Soviet Karelian: The Language That Failed

  title={Soviet Karelian: The Language That Failed},
  author={Paul M. Austin},
  journal={Slavic Review},
  pages={16 - 35}
  • P. Austin
  • Published 1992
  • Education
  • Slavic Review
On January 1, 1938 virtually every trace of anything Finnish, including the language, disappeared in the Karelian ASSR, where until the day before Finnish had been one of the two official languages (with Russian) and the language of instruction in schools and of a wide variety of published materials—newspapers, literary journals and almanacs, J educational texts, translated belles lettres (both Russian and foreign) and official documents. The history of Finnish in the Karelian ASSR dates from… 

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This glossary and brief grammar was specifically published for "Finnish soldiers, officials, teachers, etc. working in East Karelia

  • 1941

Only about 700 Finns of the 8,000 pre-war Finnish population remained in Soviet Karelia after the Red Army retreat (Laine, 106)

  • i.e. Finns, Karelians, Veps, Ingermanland Finns and Estonians, qualified for permanent residence in Karelia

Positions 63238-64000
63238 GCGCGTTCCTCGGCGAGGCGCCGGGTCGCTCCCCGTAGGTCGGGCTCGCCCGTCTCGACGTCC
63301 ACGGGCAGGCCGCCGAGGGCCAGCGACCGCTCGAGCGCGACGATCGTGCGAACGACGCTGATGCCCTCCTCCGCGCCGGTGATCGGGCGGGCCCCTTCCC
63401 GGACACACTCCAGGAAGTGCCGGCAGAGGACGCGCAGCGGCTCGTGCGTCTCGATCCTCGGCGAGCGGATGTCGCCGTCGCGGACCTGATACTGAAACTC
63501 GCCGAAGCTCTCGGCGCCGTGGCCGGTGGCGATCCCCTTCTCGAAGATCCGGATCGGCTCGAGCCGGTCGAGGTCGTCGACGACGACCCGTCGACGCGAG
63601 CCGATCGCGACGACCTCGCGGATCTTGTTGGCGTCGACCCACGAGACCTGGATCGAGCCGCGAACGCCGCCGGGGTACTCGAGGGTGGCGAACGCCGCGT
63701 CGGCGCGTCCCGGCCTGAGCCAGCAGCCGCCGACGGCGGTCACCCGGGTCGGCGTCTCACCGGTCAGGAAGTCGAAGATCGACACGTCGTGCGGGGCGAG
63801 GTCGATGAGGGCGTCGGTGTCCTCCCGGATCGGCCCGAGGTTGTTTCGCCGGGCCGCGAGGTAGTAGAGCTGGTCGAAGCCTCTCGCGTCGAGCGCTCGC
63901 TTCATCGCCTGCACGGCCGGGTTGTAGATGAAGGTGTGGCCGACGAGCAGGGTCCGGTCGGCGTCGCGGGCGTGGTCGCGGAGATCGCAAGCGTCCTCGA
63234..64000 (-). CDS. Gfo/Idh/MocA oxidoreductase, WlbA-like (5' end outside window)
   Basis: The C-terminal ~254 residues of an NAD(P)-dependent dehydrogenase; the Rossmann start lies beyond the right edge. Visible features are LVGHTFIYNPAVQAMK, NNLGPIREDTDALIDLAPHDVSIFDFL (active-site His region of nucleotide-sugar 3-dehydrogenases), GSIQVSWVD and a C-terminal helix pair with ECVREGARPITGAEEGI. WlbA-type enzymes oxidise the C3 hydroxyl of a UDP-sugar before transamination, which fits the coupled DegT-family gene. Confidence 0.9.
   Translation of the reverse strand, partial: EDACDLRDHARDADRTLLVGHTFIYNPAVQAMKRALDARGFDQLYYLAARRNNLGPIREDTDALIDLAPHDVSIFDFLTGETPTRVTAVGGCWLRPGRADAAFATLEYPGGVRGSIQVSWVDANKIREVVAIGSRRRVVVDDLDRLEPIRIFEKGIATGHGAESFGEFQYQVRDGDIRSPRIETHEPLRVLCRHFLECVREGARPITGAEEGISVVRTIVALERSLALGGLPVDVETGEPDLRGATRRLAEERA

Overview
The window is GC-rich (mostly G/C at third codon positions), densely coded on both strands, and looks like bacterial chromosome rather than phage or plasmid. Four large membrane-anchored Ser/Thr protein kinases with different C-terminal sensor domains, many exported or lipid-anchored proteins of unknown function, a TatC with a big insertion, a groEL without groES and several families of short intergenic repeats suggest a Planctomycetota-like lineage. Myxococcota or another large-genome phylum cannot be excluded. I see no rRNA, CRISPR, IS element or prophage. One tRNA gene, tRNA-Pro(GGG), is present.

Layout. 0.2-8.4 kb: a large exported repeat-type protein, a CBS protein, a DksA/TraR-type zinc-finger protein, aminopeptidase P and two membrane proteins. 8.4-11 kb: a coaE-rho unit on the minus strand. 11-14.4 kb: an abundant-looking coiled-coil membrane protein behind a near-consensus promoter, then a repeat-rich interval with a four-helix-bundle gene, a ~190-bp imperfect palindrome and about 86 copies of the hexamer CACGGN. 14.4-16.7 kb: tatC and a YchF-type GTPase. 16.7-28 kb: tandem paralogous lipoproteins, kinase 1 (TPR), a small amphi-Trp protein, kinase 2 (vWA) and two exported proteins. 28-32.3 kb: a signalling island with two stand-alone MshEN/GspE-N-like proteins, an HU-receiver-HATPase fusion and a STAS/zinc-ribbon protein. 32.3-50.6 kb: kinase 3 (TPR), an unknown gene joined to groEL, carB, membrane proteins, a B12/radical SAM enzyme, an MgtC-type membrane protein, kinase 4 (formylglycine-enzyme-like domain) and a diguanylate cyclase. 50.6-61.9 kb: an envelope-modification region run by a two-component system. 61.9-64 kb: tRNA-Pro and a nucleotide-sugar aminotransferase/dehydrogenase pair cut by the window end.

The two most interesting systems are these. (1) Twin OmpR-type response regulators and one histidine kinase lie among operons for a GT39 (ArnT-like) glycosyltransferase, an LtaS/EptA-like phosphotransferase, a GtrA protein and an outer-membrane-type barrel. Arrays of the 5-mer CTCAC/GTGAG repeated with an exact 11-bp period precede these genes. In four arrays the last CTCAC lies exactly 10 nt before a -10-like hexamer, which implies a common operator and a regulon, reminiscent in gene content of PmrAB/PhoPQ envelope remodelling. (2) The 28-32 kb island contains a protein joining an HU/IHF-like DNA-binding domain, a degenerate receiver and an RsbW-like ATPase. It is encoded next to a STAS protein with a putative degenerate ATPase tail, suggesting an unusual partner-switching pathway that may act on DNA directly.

See Rislakki's article in Helsingin Sanomat

    This demographical study of the Finno-Ugric peoples and languages is a useful survey with charts of the decline in the number of Finnish and Karelian speakers

    • Suomalais-ugrilaiset kansat Neuvostoliiton uusimpien vaestonlaskentojen valossa [The Finno-Ugric Peoples in the Light of the Most Recent Soviet Censuses]
    • 1982

    Other non-Russian nationalities also exhibit similar figures. 71. Lallukka, Suomalais-ugrilaiset kansat, 62ff. 72. This Declaration

    • Neuvosto-Karjala on 20 July, has received wide discussion in the Soviet Finnish-language press as well as in Finland

    For a historical and contemporary review see S. Lallukka

    • The East Finnic Minorities in the Soviet Union (Helsinki: Suomalainen Tiedeakatemia
    • 1971

    As of mid-1990, Finnish has been expanded to 43 schools as both a native and a second language

    • 1990